What Happened to All of That Candy?!

On Friday, Nov 10th, my daughters (ages 4 and 7) and I took advantage of a day off from school and transported your Halloween candy donations to the Ronald McDonald House of Danville (RMHD), PA. The Mountain Valley students and community were so incredibly generous with their candy donations that we had approximately 70 pounds of candy to share! I can't express my gratitude and appreciation for everyone who participated in the candy donation drive this year.

As we drove to Danville, I talked to my children about why were making this trip and who we were helping, but they couldn't quite grasp the gravity of the situation. That's understandable since their spongy, young brains couldn't connect any prior memories to this new experience. This was the first time they had ever done anything like this. 

For those who don't know, the Ronald McDonald House provides a home-away-from-home for children under the care of a pediatrician (under the age of 21) and their families. These children are receiving outpatient care and are referred by the pediatric department at Geisinger. The House "[keeps] families with sick children together."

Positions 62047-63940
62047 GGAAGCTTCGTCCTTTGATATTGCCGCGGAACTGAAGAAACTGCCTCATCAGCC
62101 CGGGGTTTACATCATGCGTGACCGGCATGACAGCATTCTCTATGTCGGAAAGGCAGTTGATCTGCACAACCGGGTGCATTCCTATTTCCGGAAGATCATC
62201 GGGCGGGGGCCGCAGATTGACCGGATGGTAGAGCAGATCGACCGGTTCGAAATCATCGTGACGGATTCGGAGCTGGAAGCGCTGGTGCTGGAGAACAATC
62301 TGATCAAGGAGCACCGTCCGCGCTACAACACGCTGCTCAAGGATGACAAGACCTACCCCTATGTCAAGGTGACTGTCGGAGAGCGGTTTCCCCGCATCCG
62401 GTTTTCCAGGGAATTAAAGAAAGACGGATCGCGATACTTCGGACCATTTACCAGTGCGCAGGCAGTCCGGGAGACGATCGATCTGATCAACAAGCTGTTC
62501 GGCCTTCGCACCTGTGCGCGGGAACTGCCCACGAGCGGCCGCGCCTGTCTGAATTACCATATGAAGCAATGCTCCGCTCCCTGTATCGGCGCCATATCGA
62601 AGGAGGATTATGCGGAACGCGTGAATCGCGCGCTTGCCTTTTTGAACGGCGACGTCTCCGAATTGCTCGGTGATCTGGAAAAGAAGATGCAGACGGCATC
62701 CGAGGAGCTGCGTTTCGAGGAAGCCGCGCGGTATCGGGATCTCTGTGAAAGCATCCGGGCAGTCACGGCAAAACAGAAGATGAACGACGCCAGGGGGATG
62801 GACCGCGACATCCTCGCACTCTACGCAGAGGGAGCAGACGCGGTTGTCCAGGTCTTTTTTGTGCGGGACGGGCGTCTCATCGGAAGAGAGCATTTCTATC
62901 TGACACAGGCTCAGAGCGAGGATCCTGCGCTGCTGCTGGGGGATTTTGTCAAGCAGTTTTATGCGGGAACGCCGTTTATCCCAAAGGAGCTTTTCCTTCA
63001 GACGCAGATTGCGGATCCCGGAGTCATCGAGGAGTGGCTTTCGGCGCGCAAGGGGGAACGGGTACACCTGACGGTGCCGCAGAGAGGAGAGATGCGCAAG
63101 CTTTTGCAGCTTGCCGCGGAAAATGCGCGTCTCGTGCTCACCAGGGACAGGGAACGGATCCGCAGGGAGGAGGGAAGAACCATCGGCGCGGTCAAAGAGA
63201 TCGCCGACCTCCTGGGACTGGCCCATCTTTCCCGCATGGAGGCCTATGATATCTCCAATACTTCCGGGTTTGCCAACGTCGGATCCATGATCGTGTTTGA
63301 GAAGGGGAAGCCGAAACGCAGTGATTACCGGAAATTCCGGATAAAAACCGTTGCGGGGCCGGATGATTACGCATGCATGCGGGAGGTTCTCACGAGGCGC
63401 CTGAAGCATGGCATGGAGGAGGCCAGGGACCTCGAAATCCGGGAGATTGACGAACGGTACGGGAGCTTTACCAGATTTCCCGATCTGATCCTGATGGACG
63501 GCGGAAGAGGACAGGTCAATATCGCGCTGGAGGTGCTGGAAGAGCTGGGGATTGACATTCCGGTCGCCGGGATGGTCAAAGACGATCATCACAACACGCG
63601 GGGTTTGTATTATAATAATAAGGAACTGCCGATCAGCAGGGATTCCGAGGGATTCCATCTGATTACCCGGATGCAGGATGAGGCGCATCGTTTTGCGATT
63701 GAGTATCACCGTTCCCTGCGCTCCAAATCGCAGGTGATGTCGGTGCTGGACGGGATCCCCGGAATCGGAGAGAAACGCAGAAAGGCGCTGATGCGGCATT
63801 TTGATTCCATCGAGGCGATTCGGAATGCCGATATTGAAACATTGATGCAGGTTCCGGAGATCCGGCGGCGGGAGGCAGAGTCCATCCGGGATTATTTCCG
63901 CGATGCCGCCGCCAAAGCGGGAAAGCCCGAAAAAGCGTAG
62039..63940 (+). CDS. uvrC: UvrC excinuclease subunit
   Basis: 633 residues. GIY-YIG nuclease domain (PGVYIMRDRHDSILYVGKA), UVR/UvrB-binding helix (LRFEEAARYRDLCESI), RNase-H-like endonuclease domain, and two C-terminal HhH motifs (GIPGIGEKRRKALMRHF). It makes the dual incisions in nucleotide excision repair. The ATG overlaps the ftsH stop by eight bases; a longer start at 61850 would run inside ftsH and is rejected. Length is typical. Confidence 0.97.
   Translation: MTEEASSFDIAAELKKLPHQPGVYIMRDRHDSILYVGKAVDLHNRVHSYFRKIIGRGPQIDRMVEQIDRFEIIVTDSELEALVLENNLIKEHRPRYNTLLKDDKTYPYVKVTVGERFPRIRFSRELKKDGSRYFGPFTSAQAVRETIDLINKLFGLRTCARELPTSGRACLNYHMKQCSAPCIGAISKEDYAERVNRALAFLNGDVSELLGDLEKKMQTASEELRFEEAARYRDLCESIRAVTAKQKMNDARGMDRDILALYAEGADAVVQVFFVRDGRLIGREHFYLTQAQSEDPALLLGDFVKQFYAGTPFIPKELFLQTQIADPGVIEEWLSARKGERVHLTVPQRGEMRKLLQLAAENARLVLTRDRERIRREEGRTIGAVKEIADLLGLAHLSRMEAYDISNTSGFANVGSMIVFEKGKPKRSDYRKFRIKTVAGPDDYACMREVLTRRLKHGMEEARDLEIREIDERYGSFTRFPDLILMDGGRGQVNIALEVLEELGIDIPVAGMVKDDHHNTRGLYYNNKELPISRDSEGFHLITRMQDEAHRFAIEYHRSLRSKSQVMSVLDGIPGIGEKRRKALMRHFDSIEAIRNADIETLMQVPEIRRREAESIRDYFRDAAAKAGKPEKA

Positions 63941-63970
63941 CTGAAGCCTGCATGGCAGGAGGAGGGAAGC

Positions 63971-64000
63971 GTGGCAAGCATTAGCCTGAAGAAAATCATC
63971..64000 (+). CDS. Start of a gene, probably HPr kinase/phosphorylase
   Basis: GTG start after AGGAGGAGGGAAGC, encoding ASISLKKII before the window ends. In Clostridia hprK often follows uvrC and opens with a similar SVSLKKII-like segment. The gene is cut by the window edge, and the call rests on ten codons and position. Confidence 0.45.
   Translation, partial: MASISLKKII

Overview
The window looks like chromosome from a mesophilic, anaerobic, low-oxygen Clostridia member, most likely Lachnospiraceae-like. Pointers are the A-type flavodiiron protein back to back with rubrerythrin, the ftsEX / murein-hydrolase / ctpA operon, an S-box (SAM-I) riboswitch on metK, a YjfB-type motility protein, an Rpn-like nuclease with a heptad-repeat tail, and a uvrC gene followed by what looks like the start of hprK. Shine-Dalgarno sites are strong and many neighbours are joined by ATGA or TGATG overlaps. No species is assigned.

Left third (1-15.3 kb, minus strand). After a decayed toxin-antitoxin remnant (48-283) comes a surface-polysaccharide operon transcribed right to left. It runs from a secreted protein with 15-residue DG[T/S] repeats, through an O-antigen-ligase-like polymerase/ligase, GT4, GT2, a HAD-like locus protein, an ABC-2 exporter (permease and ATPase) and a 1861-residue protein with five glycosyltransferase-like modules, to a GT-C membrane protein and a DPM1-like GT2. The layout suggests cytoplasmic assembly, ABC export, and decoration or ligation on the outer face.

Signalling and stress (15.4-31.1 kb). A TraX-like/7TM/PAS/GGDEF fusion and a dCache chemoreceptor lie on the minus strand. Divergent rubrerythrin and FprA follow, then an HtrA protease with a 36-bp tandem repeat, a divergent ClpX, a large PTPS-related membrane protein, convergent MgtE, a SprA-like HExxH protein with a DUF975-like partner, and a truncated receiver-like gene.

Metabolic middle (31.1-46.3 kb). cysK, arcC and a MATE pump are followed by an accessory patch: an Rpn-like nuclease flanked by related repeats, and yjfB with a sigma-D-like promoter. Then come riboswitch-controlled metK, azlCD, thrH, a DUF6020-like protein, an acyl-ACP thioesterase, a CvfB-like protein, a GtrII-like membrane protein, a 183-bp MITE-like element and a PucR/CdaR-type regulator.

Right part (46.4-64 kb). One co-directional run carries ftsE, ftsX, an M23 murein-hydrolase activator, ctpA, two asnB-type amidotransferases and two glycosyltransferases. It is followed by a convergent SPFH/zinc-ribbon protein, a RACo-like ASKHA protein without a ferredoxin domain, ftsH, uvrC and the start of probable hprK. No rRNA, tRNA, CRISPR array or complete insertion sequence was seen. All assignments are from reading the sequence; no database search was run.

Upon our arrival, I was immediately struck by the beautiful, peaceful, calm and welcoming exterior of the house. I'm not sure what I was expecting (Maybe a lot of red and yellow?). The building was secure so we had to ring the receptionist to let us in. She was very welcoming & kind and helped show us where we could take the candy donations. Ginnetta Reed, Director of Development and Communications, offered to give us a tour of the facility and I gladly accepted, hoping it would help my kids get a better understanding of all the good things this facility does for children and their families.

When you enter this house, you enter into a comfortable living room with a TV, coffee table, & leather recliners. Across the hallway is a beautiful, and in my opinion, state-of-the-art playroom for younger kids (complete with one TV for movies and one for gaming). There's a beautiful fish tank and plenty of books and toys for the kids to play with. The playroom was renovated in memory of a young girl named Nikki who tragically lost her life. What an amazing legacy this young lady has left behind! How happy she must be to see children enjoying this space that was created in her memory.